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Books
Data

Tribe Crematogastrini

 
 
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A review of the species of Crematogaster, sensu stricto, in North America (Hymenoptera: Formicidae). Part II. Descriptions of ne
By Buren, W.F.
Journal of the Georgia Entomological Society: 3: 91-121, 1968
full title: A review of the species of Crematogaster, sensu stricto, in North America (Hymenoptera: Formicidae). Part II. Descriptions of new species

full text, contains separate keys for eastern and western species

A Review of the Species of Crematogaster, Sensu Stricto, in North America (Hymenoptera: Formicidae) Part I
By Buren, W.F.
Journal of The New York Entomological Society, 66:119-134, 1958
full text

keys are in part II

The evolution of myrmicine ants: phylogeny and biogeography of a hyperdiverse ant clade (Hymenoptera: Formicidae)
By Ward P.S., Brady S.G., Fisher B.L., Schultz T.R.
Systematic Entomology, 2014

The ants of Texas, New Mexico and Arizona. (Part I.).
By Wheeler, W.M.
Bulletin of the American Museum of Natural History 24(21): 399-485., 1908
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Wheeler, W.M. 1908. The ants of Texas, New Mexico and Arizona. (Part I.), Bulletin of the American Museum of Natural History 24(21): 399-485.

Although the ant-fauna of Texas, New Mexico and Arizona comprises a greater number of species than that of the whole remaining portion of America north of Mexico, it has never been made the subject of systematic investigation. In the following study I have brought together the scattered and rather meager materials published by previous authors and have added several new forms, especially of Pheidole, a cosmopolitan genus represented by a great number of species in tropical and subtropical America. A residence of four years (1899-1903) in central Texas, several excursions to the Trans Pecos deserts of that State, and a journey through New Mexico and Arizona during the spring of 1905, have enabled me not only to secure the large series of specimens now deposited in the American Museum of Natural History, but also to observe the living ants in their natural environment. This, as every myrmecologist knows, is often of the greatest importance in determining the status of species, subspecies and varieties.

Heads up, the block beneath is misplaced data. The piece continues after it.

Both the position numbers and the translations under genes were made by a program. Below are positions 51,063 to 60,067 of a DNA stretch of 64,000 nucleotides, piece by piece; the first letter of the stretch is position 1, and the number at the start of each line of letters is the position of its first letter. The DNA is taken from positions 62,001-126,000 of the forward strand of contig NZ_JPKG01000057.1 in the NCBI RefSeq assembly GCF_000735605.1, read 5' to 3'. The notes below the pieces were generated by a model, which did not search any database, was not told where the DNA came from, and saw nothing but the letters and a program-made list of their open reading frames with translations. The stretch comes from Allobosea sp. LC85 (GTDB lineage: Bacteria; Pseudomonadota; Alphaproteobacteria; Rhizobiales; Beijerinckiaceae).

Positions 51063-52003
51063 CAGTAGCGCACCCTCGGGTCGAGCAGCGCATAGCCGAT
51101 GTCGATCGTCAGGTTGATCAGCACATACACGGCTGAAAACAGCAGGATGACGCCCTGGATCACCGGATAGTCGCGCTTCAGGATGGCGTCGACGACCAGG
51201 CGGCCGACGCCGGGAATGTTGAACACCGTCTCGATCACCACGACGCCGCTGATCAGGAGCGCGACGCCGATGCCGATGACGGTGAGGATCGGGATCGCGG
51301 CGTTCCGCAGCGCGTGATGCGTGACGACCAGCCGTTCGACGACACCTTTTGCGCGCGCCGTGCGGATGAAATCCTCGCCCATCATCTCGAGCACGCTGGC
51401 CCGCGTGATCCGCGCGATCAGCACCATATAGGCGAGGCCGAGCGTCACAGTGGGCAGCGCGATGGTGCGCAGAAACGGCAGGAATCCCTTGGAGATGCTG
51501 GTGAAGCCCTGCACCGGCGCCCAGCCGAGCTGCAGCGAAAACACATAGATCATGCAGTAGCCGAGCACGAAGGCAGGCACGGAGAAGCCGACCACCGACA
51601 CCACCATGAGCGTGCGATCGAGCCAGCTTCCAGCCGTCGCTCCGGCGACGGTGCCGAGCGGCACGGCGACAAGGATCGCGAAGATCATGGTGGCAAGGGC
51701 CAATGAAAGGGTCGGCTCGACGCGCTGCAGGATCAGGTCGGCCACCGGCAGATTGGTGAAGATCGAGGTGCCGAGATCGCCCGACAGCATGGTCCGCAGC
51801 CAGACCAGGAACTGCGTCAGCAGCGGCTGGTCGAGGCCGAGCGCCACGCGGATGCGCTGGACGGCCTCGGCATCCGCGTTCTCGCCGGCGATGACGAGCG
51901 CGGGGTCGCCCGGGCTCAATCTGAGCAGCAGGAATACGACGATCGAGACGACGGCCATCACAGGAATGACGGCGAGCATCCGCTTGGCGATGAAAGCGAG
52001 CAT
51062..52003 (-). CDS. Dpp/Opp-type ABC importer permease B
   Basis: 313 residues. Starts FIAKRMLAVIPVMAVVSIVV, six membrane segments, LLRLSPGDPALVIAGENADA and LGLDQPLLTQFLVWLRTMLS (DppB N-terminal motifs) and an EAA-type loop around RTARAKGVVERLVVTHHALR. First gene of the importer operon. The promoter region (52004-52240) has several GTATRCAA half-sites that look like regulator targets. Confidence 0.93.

The distribution of ants in Texas.
By O’Keefe, S.T., J.L. Cook, T. Dudek, D.F. Wunneburger, M.D. Guzman, R.N. Coulson, and S.B. Vinson.
Southwestern Entomologist, Supplemental Issue No. 22. 92 pp., 2000
Full PDF

O’Keefe, S.T., J.L. Cook, T. Dudek, D.F. Wunneburger, M.D. Guzman, R.N. Coulson, and S.B. Vinson. 2000. The distribution of ants in Texas. Southwestern Entomologist, Supplemental Issue No. 22. 92 pp.

Abstract

The distribution of 291 known species of Texas ants was recorded from published literature and examination of identified museum specimens. For each species, all counties of known occurrence are given as well as a distribution map...

Ants of Florida: Identification and Natural History
By Mark Deyrup
CRC Press , 2016

The ants of New Mexico (Hymenoptera: Formicidae).
By Mackay, W.P. and E. Mackay.
Edwin Mellen Press, Lewiston, NY. 408 pp., 2002
Full PDF (late draft)

Mackay, W.P. and E. Mackay. 2002. The ants of New Mexico (Hymenoptera: Formicidae). Edwin Mellen Press, Lewiston, NY. 408 pp.

ABSTRACT
We report a total of 227 species and subspecies of ants from New Mexico, USA, with a listing of another 66 that probably occur in the state. This is about 39% of the species that occur in the United States.

The subfamilies and genera include:
PONERINAE: Amblyopone, Hypoponera, Odontomachus,
CERAPACHYINAE: Acanthostichus, Cerapachys,
PSEUDOMYRMECINAE: Pseudomyrmex,

ANT ECOLOGY
By Lori Lach, Catherine Parr & Kirsti Abbott, editors
Oxford University Press, USA , 2010
This book explores key ecological issues and developments in myrmecology across a range of scales. It begins with a global perspective on species diversity in time and space and explores interactions at the community level before describing the population ecology of these social insects. The final section covers the recent ecological phenomenon of invasive ants: how they move across the globe, invade, affect ecosystems, and are managed by humans. Each chapter links ant ecology to broader ecological principles, provides a succinct summary, and discusses future research directions. Practical aspects of myrmecology, applications of ant ecology, debates, and novel discoveries are highlighted in text boxes throughout the volume. The book concludes with a synthesis of the state of the field and a look at exciting future research directions. The extensive reference list and full glossary are invaluable for researchers, and those new to the field.

 
 
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